MURPHYSBORO — A project to try a new street preservation process on 20th Street apparently left mixed and bad reactions with the Murphysboro City Council, whose members voted to pay half of the contractor's invoice.
The work was done late last year by Illini Asphalt, which used the street preservation process that provides a less expensive alternative than asphalt, a company operations manager said. The manager said the process was an Illinois Department of Transportation-approved process that his company had used in other road projects, including in two other cities in Jackson County.
The company filed an invoice with the city for $8,000 and agreed to a $500 concession after Mayor Will Stephens approached them with concerns about the excess sweeping-up of residue from the project.
Stephens said he was told the company encountered several problems, including equipment that didn't work well that day; he told the council that a worker with the company used a mallet to ensure the product dropped from the machine onto the roadway.
"At the end of the day, Illini Asphalt didn't come into town obviously hoping to have a bad day," Stephens said. "But they did. But the product is down, it's imperfect, but it has sealed the road. I think that we ought to pay them something. It's just a matter of whether the city council wants to accept their $500 concession on this bill or if you would rather us ask for further concession."
Councilwoman Barb Hughes asked why the company didn't just decide to do the work another day as they encountered problems.
"Essentially, they've got this oil and process heated up and ready to go to do it then, and then they've got to take that oil and just dump it somewhere on the ground and that's a loss," Stephens said.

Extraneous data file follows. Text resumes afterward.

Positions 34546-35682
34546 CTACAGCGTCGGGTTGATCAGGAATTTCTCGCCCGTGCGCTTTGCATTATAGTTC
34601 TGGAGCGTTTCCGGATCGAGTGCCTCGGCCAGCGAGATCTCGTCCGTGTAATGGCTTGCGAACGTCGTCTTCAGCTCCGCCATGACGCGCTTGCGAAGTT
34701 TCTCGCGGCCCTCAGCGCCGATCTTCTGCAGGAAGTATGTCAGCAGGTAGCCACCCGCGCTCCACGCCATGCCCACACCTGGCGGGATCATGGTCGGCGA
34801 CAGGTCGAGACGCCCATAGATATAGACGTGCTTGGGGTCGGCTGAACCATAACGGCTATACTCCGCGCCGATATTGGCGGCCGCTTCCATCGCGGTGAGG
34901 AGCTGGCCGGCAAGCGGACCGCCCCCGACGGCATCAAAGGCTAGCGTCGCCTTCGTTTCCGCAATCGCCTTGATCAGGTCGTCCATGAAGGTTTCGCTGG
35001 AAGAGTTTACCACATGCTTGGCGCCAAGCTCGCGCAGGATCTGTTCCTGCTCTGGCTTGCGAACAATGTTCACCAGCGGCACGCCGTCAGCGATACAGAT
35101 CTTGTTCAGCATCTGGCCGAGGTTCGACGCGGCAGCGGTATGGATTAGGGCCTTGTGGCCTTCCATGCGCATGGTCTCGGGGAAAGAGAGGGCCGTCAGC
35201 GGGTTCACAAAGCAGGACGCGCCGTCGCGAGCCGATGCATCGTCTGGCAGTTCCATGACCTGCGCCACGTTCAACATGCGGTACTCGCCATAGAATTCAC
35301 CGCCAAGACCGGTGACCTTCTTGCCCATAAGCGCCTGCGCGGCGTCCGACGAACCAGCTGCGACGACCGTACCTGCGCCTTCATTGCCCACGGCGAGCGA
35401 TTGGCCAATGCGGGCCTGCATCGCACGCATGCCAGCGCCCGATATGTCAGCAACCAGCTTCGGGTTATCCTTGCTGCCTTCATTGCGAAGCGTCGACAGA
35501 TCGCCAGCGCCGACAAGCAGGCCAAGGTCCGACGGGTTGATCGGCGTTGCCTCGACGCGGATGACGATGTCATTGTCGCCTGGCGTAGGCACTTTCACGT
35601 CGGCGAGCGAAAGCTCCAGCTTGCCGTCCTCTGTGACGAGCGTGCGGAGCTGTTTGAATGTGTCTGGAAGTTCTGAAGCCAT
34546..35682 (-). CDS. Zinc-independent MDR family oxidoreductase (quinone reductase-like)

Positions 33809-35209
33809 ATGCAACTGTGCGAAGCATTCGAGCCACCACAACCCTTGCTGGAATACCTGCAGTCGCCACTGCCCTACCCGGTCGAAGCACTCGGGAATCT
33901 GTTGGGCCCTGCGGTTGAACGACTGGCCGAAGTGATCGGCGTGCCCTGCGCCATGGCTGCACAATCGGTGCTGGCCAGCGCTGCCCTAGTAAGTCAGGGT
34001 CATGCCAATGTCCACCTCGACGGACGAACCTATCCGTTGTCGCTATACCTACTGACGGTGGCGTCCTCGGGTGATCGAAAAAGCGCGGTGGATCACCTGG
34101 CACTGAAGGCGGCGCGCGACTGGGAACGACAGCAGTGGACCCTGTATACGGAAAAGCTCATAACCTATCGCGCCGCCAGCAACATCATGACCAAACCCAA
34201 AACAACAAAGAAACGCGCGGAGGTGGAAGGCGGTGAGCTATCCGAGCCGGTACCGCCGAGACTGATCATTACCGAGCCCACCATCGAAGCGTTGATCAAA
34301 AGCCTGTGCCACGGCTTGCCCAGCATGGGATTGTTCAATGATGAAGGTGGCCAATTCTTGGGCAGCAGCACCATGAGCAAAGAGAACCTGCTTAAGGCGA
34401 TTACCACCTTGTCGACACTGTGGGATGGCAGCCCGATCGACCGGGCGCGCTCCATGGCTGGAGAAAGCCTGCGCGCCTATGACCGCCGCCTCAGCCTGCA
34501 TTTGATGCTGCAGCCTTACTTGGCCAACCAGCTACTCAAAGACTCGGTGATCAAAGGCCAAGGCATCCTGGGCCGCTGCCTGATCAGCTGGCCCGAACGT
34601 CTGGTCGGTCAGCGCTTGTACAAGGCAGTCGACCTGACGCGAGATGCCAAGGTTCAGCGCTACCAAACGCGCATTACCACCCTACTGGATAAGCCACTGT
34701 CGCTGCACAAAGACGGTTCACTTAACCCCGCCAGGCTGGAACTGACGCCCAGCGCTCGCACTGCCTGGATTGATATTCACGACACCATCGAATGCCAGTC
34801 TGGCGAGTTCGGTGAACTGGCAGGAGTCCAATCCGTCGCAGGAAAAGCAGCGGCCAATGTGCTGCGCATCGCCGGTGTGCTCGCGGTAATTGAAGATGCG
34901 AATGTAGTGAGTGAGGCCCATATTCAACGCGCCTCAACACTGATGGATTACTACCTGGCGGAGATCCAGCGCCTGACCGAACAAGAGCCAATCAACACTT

Alderman Dan Bratton said 35 years of contracting work led him to know that the work was not what either party expected. He suggested that the city pay half for the work, $4,000 of the invoiced $8,000, a notion that the alderman approved 6-0. Four of the aldermen were absent due to illness.
The project left a great deal of cinder seal material on 20th Street, what operations manager David Krueger said was wet-bottom boiler slag. He said clean-up of that material — which one official estimated was about 6 to 7 tons worth — was not part of the agreement; he also said traffic control and striping were also not to be covered in Illini Asphalt's $8,000 invoice.
On Wednesday afternoon, Krueger said that other than concerns about the excess cleanup, he had not heard any complaints about the project.
Stephens said the city could "sort of reuse" the materials for cinder seal and salt spreading for winter weather road conditions.
There was no written contract, but an oral agreement.